Classes give the squad access to more abilities and weapons thanks to specialized upgrades. The Gunner can use Smart Guns and utilize bonuses like improved suppressive fire. Recon is a stealthy class, able to snipe enemies beyond aggro range, equip a silencer for said sniping, and highlight enemies when the squad’s flashlight is pointed at them. The Tecker hacks doors and has an upgradeable drone, the Medic is exactly what it sounds like, and the Sergeant can increase Command Points as well as reduce incoming stress damage.

These classes are all useful and it pays to have a diverse squad. As with any game of mortal squaddies, it’s easy to get attached to some of them and fear for their lives, especially when they’re highly leveled and actually capable. Attachment is mitigated somewhat by very limited customization and the fact character models are both samey and ugly as sin, giving every marine the appearance of inbred wax dummies.

At one point, a marine of mine lost her arm. She has a robot prosthetic now. That was cool. Well, it was cool for me as a player, not so much for her.

With traumas, flaws, medical treatment between runs, persistent map completion, as well as the need to end days between deployments and face various dilemmas with multiple choice responses the next day, Dark Descent wears its Darkest Dungeon inspiration on its sleeve. While nowhere near as stressful and high pressure as that beloved RPG, this game still gives you plenty to worry about.

Worrying about how utterly fucked this thing is on a technical level is one particular concern I wish I didn’t have when managing my squad’s mental health. There’s the kind of charming jank that Focus Entertainment is known to publish, and there’s this shitshow. Enemies regularly freeze in attack poses when they die, bodies marked as having Xenosamples often can’t be interacted with, the Otago screens sometimes completely forget how the confirmation button works and will necessitate a reload, and an obligatory litany of graphical and physics glitches are present. These issues and more riddle the experience.

The worst is a particular error that can softlock the entire game and render it unwinnable after several hours of playtime. Following the first bitter battle with an Alien Queen, you’ve got to carry an NPC back to your extraction vehicle. I carried her to an elevator, which took ages because carrying slows marines down, and when we rode to the next floor, she had disappeared. Completely despawned. Nothing brought her back and the game wouldn’t progress, softlocking me and forcing me to start the entire game from the start since the auto saves had painted me into a corner by the time I realized I was buggered.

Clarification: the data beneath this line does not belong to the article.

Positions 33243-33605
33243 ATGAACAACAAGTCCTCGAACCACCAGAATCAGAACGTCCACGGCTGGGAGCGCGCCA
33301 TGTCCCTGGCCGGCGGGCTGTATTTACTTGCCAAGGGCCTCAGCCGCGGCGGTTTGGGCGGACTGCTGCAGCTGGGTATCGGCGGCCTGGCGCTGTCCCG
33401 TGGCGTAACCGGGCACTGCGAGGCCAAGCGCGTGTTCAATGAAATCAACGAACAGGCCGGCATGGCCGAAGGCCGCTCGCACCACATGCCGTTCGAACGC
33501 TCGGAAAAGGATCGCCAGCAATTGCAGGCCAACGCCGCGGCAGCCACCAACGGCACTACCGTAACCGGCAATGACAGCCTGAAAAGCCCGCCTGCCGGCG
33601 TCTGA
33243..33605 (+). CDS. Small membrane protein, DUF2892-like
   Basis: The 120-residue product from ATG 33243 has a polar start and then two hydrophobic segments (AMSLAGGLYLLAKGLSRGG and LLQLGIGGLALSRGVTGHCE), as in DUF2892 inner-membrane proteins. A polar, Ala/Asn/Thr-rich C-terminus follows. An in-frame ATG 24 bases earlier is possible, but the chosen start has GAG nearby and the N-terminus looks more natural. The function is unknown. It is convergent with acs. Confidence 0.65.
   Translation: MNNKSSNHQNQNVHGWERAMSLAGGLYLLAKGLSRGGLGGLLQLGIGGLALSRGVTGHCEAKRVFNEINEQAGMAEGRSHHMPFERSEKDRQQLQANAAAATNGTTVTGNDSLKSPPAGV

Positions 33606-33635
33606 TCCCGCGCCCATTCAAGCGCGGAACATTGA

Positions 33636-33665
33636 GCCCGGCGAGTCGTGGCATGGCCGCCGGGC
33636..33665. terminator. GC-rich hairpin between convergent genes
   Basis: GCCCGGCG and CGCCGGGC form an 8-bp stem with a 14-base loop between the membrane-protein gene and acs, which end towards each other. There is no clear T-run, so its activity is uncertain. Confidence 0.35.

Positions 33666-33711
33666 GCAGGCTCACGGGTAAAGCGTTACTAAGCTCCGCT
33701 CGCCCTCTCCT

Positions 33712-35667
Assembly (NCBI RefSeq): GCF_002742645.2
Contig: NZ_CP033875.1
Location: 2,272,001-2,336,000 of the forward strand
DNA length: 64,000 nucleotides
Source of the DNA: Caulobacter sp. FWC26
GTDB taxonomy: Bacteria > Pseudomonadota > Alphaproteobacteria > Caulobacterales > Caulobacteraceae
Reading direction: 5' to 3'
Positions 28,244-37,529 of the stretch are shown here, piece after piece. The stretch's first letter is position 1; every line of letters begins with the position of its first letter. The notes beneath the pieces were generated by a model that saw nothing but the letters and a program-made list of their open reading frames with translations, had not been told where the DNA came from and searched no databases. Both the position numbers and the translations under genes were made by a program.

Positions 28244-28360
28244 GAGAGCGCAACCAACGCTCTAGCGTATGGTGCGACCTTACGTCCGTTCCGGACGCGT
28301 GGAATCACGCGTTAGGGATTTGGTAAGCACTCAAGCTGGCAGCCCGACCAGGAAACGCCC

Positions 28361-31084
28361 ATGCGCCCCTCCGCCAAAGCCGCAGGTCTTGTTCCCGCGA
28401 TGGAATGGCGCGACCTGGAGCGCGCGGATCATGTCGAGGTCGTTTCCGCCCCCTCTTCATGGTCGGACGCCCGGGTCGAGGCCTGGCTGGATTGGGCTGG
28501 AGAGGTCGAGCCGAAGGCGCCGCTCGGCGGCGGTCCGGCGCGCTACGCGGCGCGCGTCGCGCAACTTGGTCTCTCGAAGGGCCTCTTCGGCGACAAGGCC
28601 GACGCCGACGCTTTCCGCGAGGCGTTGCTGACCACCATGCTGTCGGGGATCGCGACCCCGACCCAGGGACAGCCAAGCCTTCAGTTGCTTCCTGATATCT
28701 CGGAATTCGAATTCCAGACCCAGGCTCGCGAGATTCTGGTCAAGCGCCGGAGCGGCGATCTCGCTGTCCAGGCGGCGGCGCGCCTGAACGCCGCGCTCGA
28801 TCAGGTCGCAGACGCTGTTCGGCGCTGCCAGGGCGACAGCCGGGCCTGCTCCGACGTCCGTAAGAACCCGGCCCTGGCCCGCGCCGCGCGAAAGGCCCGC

I have been utterly addicted to this thing, and truly loved sinking hours upon hours into it. Were it not such an atrocious mess, I’d have little more than minor complaints outside of glowing praise - barring the parroted dialog, anyway. Unfortunately, I can’t just look past how badly it’s been screwed up. It’s certainly a testament to how engrossing the game is that I didn’t quit the moment it softlocked, but that doesn’t mean it’s okay that it happened.

If you’re going to make a challenging game of long and methodical progress without manual saves, the least you can do is ensure things aren’t so borked that your hard won gains are horribly fragile.

What does one do with a game like this? It’s so good, but it’s so bad - not bad in a funny way either. I suppose it comes down to how worth the hassle this thing is, and in that regard I can at least say it was on a personal level. Enough for me to not completely dump on it in the scoring department, even if I can’t in good faith give it as high a mark as I think it might have deserved had it not undermined itself so much.

“Hurry up you slugs!”

Aliens: Dark Descent is well designed and badly built. At once a brilliant collection of wonderfully presented ideas and a defective debacle, it could have genuinely been a Game of the Year contender were it not such a shambles. I love this game to the point of being enthralled. I’m angry at this game for costing me hours of progress. I adore what it so often is. I despise what it so often does.

Eh, I guess these days that’s enough to qualify for a seven, right?